Concept art of Chewbacca

7 Secrets of Star Wars™ and the Power of Costume

In the course of preparing for Star Wars™ and the Power of Costume, a traveling exhibition from the Smithsonian and the Lucas Museum of Narrative Art, we discovered some fun (and funny) facts about Star Wars™. Here are only a few of our favorites, plus a sneak peek of what you’ll learn in the exhibition.

  1. The DAM’s presentation of this traveling exhibition features almost 300 drawings, models, photos, costumes, and other objects not on view elsewhere, including the comfortable size-17 custom shoes inside the “feet” for Chewbacca’s costume.
  2. Chewbacca was conceived to share attributes with dogs, cats, and monkeys. His identity as a loyal copilot was inspired by Lucas’ beloved dog, Indiana, an Alaskan malamute, who was the filmmaker’s companion as he wrote the Star Wars script.
  3. In the 2005 prequel, Revenge of the Sith, costume designers developed a special cooling suit for Chewbacca’s wookiee compatriots to wear underneath their cumbersome costumes. You’ll see this inventive contraption in the exhibition.
  4. Darth Vader’s costume was created to look like a “dark lord riding on the wind.” In the original trilogy, getting the bodybuilder David Prowse, who provided Vader's imposing figure, into his costume was no easy feat. Dressers had to follow a step-by-step guide to get him ready for filming each day.
  5. The look of many of the characters evolved from how they first appeared in conceptual drawings. Perhaps Yoda changed the most. It might be old news to some die-hard Star Wars fans, but we were astonished—and, honestly, a little delighted—to learn that the wisest Jedi Master of all, Yoda, was originally going to be a monkey in a mask.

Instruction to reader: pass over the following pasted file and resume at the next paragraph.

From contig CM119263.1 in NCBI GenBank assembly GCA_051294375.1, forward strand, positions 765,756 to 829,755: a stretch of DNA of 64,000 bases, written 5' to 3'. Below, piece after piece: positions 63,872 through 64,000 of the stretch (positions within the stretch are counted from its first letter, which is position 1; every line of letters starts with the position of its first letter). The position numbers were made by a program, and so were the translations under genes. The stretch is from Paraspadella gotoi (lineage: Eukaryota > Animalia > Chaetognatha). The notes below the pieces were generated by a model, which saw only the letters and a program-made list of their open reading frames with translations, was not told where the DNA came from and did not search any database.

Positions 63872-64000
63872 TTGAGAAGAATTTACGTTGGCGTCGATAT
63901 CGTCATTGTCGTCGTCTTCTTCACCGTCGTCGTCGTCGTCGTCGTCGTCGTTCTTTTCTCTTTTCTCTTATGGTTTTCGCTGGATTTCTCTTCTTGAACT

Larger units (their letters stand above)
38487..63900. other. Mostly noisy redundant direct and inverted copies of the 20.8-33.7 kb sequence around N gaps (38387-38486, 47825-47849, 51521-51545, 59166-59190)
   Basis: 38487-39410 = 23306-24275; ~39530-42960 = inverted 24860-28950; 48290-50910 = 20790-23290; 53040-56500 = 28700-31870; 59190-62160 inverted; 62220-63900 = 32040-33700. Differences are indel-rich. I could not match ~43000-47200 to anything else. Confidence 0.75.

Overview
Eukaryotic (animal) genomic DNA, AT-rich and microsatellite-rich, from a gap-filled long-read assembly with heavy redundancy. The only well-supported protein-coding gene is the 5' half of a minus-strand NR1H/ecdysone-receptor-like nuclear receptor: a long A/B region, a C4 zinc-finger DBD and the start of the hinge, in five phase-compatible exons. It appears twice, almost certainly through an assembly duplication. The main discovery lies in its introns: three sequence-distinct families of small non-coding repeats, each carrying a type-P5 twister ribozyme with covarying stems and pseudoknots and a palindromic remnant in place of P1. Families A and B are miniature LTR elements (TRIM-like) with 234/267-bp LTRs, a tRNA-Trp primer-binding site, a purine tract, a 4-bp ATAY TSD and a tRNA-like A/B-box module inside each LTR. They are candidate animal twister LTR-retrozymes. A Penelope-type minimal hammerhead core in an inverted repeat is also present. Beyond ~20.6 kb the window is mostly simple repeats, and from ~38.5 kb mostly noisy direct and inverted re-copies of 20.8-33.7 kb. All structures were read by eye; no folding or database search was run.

6. George Lucas had a literal stamp of approval he used for conceptual drawings. If he liked the direction an artist was going, he stamped the drawing with an “OK.” If the artist really nailed a concept, Lucas branded the paper with “FABULOSO” in red ink—signaling a go-ahead to move on to the next phase of development. Look for the stamp on drawings in the Art Studio section of the exhibition.
  7. “Greeblies” is the term Lucas and his team coined for the bits and pieces of plumbing, hardware, and appliances that added the finishing futuristic touches on many of the costumes—particularly those that needed to seem functional, like pilots, officers, and Jedi. For example, pen caps clipped neatly on belts served as Jedi food capsules.

Stefania Van Dyke is a senior interpretive specialist. Her favorite Monet factoid is that, in their youth, he and Renoir apparently spent an entire year surviving on potatoes.